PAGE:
Next up is a wine that, in its first ever vintage, bagged a Decanter Platinum medal. No easy feat. Introducing you to Chateau Purcari 1827 Viorica (included in The Globetrotter only). This is a full-bodied, almost-tropical white wine aged purely in stainless steel and fresh as a daisy, despite being opulent and indulgent. Grapefruit, lychee, mango and guava are all fighting for space in this complex and moreish white wine. If you like Gewurz or Viognier wines, you're going to love this.
Pair it with Cornish Yarg cheese, a lightly spicy but generously soy-sauced (or miso-dolloped) ramen, or Greek spanakopita.
Now it's time for some red! Introducing one of our all-time best-sellers, Balla Geza Classic Feketeleanyka (included in both The Rambler and The Globetrotter). Wrapped up in a brown paper label and gift-ready (winemaker Geza Balla believes every bottle of wine is a gift), this pretty-looking red wine is no-less alluring to the eye when it's poured. Deeply ruby with a gorgeous fragrance of cherries and warming baking spice, leading into a savouriness in the aroma that reminds you of winter walks in the woods.
On the palate, this is textured and fruity but not too full-bodied. It has pleasant tannins, making it a nice partner with all sorts of grub. It will take on a steak, or lighter dishes like pizza. For me, if you're pairing it with food, think of it as Chianti in disguise and drink it with pasta or hard cow's cheese.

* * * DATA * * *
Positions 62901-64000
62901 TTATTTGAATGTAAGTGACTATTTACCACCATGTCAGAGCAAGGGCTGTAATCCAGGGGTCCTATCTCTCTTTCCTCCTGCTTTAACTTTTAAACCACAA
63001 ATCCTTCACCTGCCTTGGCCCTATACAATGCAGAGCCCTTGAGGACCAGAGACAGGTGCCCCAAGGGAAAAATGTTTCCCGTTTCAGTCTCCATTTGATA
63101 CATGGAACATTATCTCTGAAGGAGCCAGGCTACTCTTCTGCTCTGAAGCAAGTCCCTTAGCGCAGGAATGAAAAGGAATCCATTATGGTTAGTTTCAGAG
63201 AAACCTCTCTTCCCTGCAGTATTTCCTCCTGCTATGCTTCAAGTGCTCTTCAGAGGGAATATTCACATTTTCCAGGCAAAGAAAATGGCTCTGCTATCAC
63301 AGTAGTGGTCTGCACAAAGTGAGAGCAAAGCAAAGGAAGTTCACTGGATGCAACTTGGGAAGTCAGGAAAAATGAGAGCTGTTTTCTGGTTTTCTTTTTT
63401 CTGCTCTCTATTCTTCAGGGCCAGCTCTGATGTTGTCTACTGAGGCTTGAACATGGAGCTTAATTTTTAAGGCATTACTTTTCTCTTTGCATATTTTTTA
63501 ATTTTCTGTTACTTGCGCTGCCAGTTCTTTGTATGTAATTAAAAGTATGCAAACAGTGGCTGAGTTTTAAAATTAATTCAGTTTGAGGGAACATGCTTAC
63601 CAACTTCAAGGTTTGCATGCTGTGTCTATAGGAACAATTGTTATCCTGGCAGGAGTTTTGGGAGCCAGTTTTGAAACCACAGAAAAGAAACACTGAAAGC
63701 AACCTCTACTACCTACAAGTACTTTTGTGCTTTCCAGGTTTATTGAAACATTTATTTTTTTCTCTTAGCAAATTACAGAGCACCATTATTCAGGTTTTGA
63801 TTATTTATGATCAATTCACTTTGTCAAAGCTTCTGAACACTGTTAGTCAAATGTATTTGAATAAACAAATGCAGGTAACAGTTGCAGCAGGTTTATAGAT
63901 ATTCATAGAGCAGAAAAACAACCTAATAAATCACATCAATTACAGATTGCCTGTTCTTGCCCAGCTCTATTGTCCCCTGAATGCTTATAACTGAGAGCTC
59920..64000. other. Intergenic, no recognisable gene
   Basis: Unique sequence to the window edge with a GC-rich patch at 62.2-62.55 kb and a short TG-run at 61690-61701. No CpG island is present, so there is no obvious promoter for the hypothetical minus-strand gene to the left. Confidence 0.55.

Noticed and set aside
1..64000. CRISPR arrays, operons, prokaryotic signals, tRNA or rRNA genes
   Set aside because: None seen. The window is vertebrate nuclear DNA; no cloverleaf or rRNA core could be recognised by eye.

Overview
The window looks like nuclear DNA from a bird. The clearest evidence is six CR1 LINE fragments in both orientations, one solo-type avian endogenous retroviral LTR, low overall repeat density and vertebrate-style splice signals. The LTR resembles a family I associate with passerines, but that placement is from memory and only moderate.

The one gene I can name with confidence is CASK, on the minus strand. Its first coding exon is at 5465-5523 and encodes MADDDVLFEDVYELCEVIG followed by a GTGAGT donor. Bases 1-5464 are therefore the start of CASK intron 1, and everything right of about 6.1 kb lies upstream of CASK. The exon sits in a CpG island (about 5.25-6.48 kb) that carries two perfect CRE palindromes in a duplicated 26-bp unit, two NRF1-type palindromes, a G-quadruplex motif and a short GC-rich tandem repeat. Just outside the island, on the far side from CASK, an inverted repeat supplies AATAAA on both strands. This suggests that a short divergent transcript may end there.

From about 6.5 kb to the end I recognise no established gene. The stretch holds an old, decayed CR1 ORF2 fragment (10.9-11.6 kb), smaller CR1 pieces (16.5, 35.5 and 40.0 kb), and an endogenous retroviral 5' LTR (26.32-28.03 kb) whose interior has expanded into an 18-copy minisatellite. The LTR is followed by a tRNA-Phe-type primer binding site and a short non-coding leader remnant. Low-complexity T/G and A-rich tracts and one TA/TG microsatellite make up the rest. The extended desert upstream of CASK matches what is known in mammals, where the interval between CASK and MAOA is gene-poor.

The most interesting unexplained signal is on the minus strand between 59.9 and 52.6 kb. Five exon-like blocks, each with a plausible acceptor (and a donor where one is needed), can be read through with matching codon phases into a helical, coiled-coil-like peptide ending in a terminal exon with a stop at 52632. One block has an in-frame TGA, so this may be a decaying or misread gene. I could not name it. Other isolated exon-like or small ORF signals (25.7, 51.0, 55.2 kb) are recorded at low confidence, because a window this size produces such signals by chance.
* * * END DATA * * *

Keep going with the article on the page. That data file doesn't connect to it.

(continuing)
Next up is red wine! Here's the Domeniile de Cuza Rara Neagra & Cabernet Sauvignon (included in both The Rambler and The Globetrotter) from Moldova. Cuza is one of the brands owned by Purcari Estate and does the wonderful job of introducing newcomers to the indigenous grapes of Moldova by blending the fruit with international favourites, in this case the Cabernet Sauvignon variety.
Rara Neagra is a dark, richly fruity variety that brings plumminess but not a huge amount of skin tannin as it's fairly thin skinned. That gives you lots of plushness of fruit while being velvet smooth and a really easy drinker. The Cabernet Sauvignon adds all the nods of complexity you need. Enjoy this wine by the fire or with your favourite Cheddar and some crackers.
Last up in your case is this Chateau Purcari Limited Edition Freedom Blend Now Sold Out, Sorry! See Below... (included in The Globetrotter only), a deliciously full-bodied blend of Rara Neagra, Saperavi and Bastardo. The wine celebrates the independence of Moldova (home to the Rara Neagra grape), Ukraine (home to the Bastardo grape), and Georgia (home to the Saperavi grape). It has been matured in oak gently, and it's a nice, smooth red that sits somewhere between the structure of the old world and the jamminess of the new.